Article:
Pins and needles in the fingers or sharp pain in the wrist felt during the night may be the symptoms of carpal tunnel syndrome. It is most often diagnosed in people who perform heavy physical activity or constant monotonous movements at work. This condition is diagnosed primarily in women. Carpal tunnel syndrome has a strong impact on the quality of life, therefore it is very important to respond to these primary symptoms and seek professional help as soon as possible.
At the start, carpal tunnel syndrome manifests itself as pins and needles in the fingers, which eventually increase over time.
If nothing is done about it, wrist pain becomes sharp and unbearable.
Finally, the fingers lose sensitivity, which makes it hard to hold items and use hands, as well as increases the risk of getting hurt.
There are multiple causes of carpal tunnel syndrome, such as anatomical peculiarities of the wrist, diabetes, rheumatoid arthritis, local inflammation, injuries, or monotonic and long work, as well as pregnancy and menopause. During pregnancy, the carpal tunnel syndrome can increase because the tissues accumulate more water than usual. Smokers will tend to experience more intense symptoms than non-smokers.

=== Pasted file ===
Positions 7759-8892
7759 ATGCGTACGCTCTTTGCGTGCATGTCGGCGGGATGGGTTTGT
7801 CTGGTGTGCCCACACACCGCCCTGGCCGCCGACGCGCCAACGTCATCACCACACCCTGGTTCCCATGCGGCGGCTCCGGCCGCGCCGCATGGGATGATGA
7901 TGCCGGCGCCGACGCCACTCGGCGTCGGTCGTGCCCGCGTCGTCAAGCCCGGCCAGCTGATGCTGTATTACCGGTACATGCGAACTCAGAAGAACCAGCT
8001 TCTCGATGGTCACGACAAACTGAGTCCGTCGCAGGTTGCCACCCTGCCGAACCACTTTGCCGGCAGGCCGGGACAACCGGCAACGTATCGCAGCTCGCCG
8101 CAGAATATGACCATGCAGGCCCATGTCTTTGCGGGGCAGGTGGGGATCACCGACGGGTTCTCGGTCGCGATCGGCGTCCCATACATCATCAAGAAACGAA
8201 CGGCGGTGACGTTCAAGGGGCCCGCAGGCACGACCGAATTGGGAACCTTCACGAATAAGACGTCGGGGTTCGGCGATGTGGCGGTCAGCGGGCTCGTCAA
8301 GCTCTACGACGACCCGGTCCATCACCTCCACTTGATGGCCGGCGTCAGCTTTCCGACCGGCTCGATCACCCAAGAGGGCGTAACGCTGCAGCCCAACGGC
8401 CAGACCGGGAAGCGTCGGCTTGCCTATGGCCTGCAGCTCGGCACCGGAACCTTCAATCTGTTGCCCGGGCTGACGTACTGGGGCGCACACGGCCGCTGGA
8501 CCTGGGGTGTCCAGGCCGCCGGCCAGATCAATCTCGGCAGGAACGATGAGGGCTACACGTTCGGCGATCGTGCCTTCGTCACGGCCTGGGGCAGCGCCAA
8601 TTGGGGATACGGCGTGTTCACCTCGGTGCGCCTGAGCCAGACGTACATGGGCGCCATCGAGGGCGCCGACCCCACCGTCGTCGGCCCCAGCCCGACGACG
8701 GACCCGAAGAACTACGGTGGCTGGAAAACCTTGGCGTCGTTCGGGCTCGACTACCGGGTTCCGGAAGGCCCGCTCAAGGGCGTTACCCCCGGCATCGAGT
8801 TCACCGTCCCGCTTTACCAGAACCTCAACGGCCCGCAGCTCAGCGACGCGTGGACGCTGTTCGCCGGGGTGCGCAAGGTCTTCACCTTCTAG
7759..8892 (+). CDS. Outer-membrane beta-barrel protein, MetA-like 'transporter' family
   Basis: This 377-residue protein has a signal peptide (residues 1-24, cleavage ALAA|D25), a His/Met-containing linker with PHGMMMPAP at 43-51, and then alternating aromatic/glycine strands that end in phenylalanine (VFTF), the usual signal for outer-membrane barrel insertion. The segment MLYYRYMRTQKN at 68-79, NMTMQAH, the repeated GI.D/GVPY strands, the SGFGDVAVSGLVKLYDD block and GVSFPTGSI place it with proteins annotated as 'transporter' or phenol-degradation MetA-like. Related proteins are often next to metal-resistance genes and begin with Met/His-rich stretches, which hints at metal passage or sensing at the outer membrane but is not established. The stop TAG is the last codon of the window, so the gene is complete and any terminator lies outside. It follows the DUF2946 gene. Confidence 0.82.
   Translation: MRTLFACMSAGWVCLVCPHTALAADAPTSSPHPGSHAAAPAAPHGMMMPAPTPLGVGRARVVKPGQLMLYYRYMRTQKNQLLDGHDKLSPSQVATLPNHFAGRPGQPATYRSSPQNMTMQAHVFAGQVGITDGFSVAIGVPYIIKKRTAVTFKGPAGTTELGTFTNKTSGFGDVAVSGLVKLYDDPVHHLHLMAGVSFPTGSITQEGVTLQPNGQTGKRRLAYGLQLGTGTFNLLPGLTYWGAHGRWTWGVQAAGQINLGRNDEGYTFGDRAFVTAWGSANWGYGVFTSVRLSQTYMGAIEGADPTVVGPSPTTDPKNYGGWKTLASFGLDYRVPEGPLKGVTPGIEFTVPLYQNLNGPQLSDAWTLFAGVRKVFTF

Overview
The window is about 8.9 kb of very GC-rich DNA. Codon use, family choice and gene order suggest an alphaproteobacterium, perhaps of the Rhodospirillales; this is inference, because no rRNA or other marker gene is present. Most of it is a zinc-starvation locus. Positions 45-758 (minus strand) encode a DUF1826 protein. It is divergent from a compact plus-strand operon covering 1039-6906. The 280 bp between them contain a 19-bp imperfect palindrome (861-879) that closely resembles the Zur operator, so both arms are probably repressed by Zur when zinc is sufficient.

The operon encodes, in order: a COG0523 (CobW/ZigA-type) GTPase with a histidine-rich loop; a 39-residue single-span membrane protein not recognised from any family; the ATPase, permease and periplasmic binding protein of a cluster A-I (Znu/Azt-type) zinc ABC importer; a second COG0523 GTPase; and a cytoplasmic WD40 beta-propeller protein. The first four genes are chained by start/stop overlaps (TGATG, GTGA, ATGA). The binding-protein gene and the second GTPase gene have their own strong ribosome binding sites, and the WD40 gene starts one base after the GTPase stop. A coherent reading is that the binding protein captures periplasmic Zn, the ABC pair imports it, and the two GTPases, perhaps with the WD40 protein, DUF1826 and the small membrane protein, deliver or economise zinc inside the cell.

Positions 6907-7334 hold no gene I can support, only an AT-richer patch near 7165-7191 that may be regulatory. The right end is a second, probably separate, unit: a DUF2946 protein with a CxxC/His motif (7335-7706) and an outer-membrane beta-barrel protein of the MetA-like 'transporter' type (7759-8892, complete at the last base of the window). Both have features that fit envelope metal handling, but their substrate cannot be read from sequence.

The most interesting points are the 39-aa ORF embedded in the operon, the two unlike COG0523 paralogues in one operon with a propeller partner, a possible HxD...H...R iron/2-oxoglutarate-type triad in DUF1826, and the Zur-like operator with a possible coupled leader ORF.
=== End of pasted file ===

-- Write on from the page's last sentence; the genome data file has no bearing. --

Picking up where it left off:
The carpal tunnel is a narrow passageway in the wrist which protects the median nerve and the tendons that flex the fingers and thumb. The floor of the tunnel is made of bone and the roof of the tunnel is made of connective tissue so it is quite rigid with little capacity to stretch. If the tunnel becomes narrowed by swelling of any of the tissues within, this will create pressure on the nerve which will cause symptoms.
In the beginning, the syndrome can be treated with anti-inflammatory drugs and a hard splint. If these methods are ineffective, the recommended alternative is surgery, during which the wrist canal is opened, which can be done both endoscopically and openly.